Potential for irradiation of methane to form complex organic molecules in impact craters

Implications for Mars, Titan and Europa

John Parnell, M Baron, P Lindgren

Research output: Contribution to journalArticle

10 Citations (Scopus)

Abstract

The release of methane from crater sites following meteorite impact is a possible consequence of the thermal alteration of organic matter, or tapping of reservoired gas of biogenic or abiogenic origin. At least the latter is feasible on Mars. Methane and higher hydrocarbons are susceptible to polymerization and precipitation by radioactive minerals. Where such minerals are present in impact target rocks, the craters can be a preferred site for carbon concentration, and the formation of complex organic molecules. On icy bodies, such as Titan and Europa, methane released by impact could be a fuel for prebiotic chemistry involving other forms of irradiation. (C) 2006 Elsevier B.V. All rights reserved.

Original languageEnglish
Pages (from-to)322-325
Number of pages4
JournalJournal of Geochemical Exploration
Volume89
DOIs
Publication statusPublished - 2006
EventGeofluids V: 5th International Conference on Fluid Evolution, Migration and Interaction in Sedimentary Basins and Orogenic Belts - Windsor, Ontario, Canada
Duration: 16 May 200621 May 2006

Keywords

  • methane
  • irradiation
  • Mars
  • Europa
  • hydrothermal system
  • sea floor
  • Sweden
  • inclusions
  • matter
  • quartz
  • gas

Cite this

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title = "Potential for irradiation of methane to form complex organic molecules in impact craters: Implications for Mars, Titan and Europa",
abstract = "The release of methane from crater sites following meteorite impact is a possible consequence of the thermal alteration of organic matter, or tapping of reservoired gas of biogenic or abiogenic origin. At least the latter is feasible on Mars. Methane and higher hydrocarbons are susceptible to polymerization and precipitation by radioactive minerals. Where such minerals are present in impact target rocks, the craters can be a preferred site for carbon concentration, and the formation of complex organic molecules. On icy bodies, such as Titan and Europa, methane released by impact could be a fuel for prebiotic chemistry involving other forms of irradiation. (C) 2006 Elsevier B.V. All rights reserved.",
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author = "John Parnell and M Baron and P Lindgren",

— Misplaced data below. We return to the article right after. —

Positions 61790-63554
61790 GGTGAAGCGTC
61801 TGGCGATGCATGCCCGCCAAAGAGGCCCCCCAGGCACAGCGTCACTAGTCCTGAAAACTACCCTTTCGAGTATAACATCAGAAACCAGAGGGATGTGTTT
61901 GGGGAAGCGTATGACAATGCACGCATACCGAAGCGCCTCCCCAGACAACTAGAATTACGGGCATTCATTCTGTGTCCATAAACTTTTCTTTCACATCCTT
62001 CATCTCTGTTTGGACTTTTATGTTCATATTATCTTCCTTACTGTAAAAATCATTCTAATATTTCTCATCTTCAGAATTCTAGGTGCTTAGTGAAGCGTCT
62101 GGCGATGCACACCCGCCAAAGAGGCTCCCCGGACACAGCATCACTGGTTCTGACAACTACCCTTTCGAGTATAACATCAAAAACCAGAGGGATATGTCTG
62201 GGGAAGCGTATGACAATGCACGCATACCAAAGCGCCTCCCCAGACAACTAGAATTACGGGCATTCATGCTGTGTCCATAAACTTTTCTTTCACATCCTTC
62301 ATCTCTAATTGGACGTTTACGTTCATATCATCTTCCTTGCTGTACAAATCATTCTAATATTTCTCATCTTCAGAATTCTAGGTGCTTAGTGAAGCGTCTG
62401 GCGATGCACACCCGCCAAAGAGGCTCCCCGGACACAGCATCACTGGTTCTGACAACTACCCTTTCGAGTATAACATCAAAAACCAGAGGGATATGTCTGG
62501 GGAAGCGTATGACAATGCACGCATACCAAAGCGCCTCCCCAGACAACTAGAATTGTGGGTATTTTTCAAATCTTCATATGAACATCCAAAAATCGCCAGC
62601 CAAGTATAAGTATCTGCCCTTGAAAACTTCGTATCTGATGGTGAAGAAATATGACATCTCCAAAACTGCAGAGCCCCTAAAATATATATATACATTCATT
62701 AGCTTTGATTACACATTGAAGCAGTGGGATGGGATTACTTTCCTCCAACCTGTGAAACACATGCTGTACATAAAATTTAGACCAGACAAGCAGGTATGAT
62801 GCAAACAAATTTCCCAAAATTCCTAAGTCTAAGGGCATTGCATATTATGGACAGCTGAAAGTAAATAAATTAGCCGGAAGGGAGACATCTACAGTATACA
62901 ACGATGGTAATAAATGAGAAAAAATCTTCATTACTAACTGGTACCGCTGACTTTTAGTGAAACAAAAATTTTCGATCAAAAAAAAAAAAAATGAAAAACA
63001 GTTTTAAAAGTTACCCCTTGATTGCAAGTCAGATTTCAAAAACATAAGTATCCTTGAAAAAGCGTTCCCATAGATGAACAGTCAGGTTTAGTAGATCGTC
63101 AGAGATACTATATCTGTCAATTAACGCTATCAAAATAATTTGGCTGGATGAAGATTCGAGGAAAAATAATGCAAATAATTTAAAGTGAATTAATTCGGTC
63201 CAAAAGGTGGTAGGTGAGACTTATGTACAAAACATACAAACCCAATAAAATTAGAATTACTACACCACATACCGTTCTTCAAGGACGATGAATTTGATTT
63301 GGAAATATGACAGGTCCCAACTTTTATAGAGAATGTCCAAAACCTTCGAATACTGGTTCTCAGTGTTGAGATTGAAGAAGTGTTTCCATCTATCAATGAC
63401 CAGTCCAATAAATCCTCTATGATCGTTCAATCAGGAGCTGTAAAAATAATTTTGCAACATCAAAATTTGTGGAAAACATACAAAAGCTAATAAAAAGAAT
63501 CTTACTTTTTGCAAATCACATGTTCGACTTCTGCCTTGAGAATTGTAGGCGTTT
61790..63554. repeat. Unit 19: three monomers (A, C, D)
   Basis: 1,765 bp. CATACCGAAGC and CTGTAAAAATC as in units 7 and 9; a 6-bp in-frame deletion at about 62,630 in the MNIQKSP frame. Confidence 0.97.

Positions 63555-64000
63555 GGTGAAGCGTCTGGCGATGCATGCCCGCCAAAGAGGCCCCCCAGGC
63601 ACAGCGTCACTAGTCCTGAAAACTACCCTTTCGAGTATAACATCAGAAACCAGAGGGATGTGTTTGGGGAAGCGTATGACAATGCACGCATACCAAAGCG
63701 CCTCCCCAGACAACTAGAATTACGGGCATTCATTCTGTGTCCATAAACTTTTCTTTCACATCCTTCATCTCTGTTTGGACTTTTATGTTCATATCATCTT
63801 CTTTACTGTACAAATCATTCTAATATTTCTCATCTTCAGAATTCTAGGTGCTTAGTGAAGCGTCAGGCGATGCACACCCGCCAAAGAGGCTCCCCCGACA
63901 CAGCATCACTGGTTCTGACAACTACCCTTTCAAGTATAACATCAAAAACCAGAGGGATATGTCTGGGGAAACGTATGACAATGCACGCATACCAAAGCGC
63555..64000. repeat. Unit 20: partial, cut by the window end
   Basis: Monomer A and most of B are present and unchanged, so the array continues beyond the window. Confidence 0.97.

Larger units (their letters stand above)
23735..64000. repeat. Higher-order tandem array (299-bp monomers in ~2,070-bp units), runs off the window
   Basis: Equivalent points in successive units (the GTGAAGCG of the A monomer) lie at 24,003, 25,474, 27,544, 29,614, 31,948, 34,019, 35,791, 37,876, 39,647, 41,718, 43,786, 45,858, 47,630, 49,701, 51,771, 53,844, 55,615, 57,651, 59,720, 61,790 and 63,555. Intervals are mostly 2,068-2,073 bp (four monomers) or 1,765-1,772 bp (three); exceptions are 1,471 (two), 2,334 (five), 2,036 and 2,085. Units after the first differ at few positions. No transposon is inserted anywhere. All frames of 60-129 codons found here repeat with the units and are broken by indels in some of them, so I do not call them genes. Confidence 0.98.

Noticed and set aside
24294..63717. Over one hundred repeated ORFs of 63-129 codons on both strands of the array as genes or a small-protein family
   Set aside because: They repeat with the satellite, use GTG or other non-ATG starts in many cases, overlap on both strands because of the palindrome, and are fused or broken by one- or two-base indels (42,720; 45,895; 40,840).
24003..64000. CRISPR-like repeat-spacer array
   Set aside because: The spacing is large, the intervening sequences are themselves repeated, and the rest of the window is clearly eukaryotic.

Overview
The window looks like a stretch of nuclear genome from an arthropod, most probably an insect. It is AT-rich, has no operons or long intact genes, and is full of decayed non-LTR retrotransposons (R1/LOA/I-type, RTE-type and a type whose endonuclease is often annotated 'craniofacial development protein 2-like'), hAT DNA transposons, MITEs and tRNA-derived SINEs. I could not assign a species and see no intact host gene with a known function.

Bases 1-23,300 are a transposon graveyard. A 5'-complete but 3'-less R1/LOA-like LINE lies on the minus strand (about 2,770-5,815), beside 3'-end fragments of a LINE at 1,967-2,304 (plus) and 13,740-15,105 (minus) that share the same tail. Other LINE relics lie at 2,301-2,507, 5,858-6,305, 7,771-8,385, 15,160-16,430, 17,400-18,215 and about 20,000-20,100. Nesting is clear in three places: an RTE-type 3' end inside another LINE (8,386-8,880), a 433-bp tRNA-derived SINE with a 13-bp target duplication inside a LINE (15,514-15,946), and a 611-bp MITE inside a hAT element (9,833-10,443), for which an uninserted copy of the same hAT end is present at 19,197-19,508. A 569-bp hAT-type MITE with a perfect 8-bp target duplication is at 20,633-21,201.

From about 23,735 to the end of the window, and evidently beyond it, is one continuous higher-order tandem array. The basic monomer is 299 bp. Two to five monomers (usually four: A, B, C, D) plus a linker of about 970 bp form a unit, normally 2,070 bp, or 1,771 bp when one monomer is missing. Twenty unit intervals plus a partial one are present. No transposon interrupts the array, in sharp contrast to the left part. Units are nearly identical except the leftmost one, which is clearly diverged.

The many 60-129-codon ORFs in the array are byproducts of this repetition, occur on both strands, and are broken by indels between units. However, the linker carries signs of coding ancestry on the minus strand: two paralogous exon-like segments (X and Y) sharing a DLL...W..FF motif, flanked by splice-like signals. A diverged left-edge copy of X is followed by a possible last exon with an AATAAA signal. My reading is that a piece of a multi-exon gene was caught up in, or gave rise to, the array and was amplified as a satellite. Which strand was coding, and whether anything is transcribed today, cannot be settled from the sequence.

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TY - JOUR

T1 - Potential for irradiation of methane to form complex organic molecules in impact craters

T2 - Implications for Mars, Titan and Europa

AU - Parnell, John

AU - Baron, M

AU - Lindgren, P

PY - 2006

Y1 - 2006

N2 - The release of methane from crater sites following meteorite impact is a possible consequence of the thermal alteration of organic matter, or tapping of reservoired gas of biogenic or abiogenic origin. At least the latter is feasible on Mars. Methane and higher hydrocarbons are susceptible to polymerization and precipitation by radioactive minerals. Where such minerals are present in impact target rocks, the craters can be a preferred site for carbon concentration, and the formation of complex organic molecules. On icy bodies, such as Titan and Europa, methane released by impact could be a fuel for prebiotic chemistry involving other forms of irradiation. (C) 2006 Elsevier B.V. All rights reserved.

AB - The release of methane from crater sites following meteorite impact is a possible consequence of the thermal alteration of organic matter, or tapping of reservoired gas of biogenic or abiogenic origin. At least the latter is feasible on Mars. Methane and higher hydrocarbons are susceptible to polymerization and precipitation by radioactive minerals. Where such minerals are present in impact target rocks, the craters can be a preferred site for carbon concentration, and the formation of complex organic molecules. On icy bodies, such as Titan and Europa, methane released by impact could be a fuel for prebiotic chemistry involving other forms of irradiation. (C) 2006 Elsevier B.V. All rights reserved.

KW - methane

KW - irradiation

KW - Mars

KW - Europa

KW - hydrothermal system

KW - sea floor

KW - Sweden

KW - inclusions

KW - matter

KW - quartz

KW - gas

U2 - 10.1016/j.gexplo.2005.11.024

DO - 10.1016/j.gexplo.2005.11.024

M3 - Article

VL - 89

SP - 322

EP - 325

JO - Journal of Geochemical Exploration

JF - Journal of Geochemical Exploration

SN - 0375-6742

ER -